In the late ’60s and ’70s, Eye and Spectator negotiate some transactions. Minimal objects often provoked other perceptions than the visual. Though what was there instantly declared itself to the eye, it had to be checked—otherwise what was the point of three-dimensionality? There are two kinds of time here: the eye apprehended the object at once, like painting, then the body bore the eye around it. This prompted a feedback between expectation confirmed (checking) and hitherto subliminal bodily sensation. Eye and Spectator were not fused, but cooperated for the occasion. The finely tuned Eye was impressed with some residual data from its abandoned body (the kinesthetics of gravity, tracking, etc.). The Spectator’s other senses, always there in the raw, were infused with some of the Eye’s fine discriminations. The Eye urges the body around to provide it with information—the body becomes a data-gatherer. There is heavy traffic in both directions on this sensory highway—between sensation conceptualized and concept actualized. In this unstable rapprochement lie the origins of perceptual scenarios, performance and body art.

The empty gallery, then, is not empty. Its walls are sensitized by the picture plane, its space primed by collage; and it contains two tenants with a long-term lease. Why was it necessary to invent them? Why do the Eye and the Spectator separate themselves out from our daily persons to interrupt and double our senses?

It often feels as if we can no longer experience anything if we don’t first alienate it. In fact, alienation may now be a necessary preface to experience. Anything too close to us bears the label: Objectify and Re-ingest. This mode of handling experience—especially art experience—is inescapably modern. But while its pathos is obvious, it is not all negative. As a mode of experience it can be called degenerate, but it is no more so than our “space” is degenerate. It is simply the result of certain necessities pressed upon us. Much of our experience can only be brought home through mediation. The vernacular example is the snapshot. You can only see what a good time you had from the summer snapshots. Experience can then be adjusted to certain norms of “having a good time.” These Kodachrome icons are used to convince friends you did have a good time—if they believe it, you believe it. Everyone wants to have photographs not only to prove, but to invent their experience. This constellation of narcissism, insecurity and pathos is so influential, I suppose none of us is quite free of it.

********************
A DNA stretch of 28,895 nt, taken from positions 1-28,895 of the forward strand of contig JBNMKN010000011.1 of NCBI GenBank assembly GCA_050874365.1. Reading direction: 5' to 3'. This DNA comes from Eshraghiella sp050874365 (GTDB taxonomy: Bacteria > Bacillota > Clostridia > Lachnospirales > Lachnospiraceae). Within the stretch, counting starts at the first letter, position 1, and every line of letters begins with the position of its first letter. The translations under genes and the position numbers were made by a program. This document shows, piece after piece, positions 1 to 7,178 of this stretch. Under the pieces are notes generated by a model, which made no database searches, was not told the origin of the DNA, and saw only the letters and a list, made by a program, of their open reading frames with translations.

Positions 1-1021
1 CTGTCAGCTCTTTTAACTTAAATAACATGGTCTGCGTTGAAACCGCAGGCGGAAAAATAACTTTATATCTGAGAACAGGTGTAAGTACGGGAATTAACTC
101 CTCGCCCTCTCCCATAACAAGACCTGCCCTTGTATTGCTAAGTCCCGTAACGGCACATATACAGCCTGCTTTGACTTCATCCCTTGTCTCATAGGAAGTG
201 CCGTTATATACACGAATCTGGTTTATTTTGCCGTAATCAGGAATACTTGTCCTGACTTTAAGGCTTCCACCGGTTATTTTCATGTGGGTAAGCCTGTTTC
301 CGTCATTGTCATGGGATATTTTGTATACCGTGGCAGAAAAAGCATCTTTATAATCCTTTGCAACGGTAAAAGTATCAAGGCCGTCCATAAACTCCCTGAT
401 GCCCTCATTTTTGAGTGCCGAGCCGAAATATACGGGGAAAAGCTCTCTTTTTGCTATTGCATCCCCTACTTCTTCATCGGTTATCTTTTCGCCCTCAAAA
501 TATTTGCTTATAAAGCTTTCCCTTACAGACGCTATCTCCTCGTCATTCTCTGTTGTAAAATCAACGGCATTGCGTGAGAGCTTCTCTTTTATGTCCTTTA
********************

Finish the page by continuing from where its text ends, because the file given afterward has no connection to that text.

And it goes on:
So in most areas of experience there is a busy traffic in proxies and surrogates. The implication is that direct experience might kill us. Sexual experience used to be the last place where privacy preserved direct experience without the interposition of models. But when sex went public, when its study became as unavoidable as tennis, the fatal surrogate entered, promising “real” experience by the very consciousness of self that makes it inaccessible. Here, as with other mediated experience, “feeling” is turned into a consumer product. Modern art, however, in this as in other areas, was ahead of its time. For the Viewer—literally something you look through—and the Eye validate experience. They join us whenever we enter a gallery, and the solitariness of our perambulations is obligatory, because we are really holding a mini-seminar with our surrogates. To that exact degree, we are absent. Presence before a work of art, then, means that we absent ourselves in favor of the Eye and Spectator, who report to us what we might have seen had we been there. The absent work of art is frequently more present to us—I believe Rothko understood this better than any other artist. This complex anatomy of looking at art is our “elsewhere” trip; it is fundamental to our provisional modern identity, which is always being reconditioned by our labile senses. For the Spectator and the Eye are conventions which stabilize our missing sense of ourselves. They acknowledge that our identity is itself a fiction, and they give us the illusion we are present through a double-edged self-consciousness. We objectify and consume art, then, to nourish our nonexistent selves, or to maintain some esthetic starving called “formalist man.” All this is clearer if we go back to that moment when a picture became an active partner in perception.

Impressionism’s first spectators must have had a lot of trouble seeing the pictures. When an attempt was made to verify the subject by going up close, it disappeared. The spectator was forced to run back and forth to trap bits of content before they evaporated. The picture, no longer a passive object, was issuing instructions. And the Spectator began to utter his first complaints: not only “What is it supposed to be?” and “What does it mean?”, but “Where am I supposed to stand?” Problems of deportment are intrinsic to modernism. Impressionism began that harassment of the spectator inseparable from most advanced art. As we read avant-garde dispatches, it seems that modernism paraded through a vast sensory anguish. For once the object of scrutiny becomes active, our senses are on trial. Modernism underlines that “identity” in the 20th century is centered around perception, on which subject philosophy, physiology and psychology have also converged major efforts. Indeed, just as systems were a 19th-century obsession, perception is a 20th. It mediates between object and idea and includes both. Once the “active” artwork is included in the perceptual arc, the senses are called into question. And since the senses apprehend the data that confirm identity, identity becomes problematic.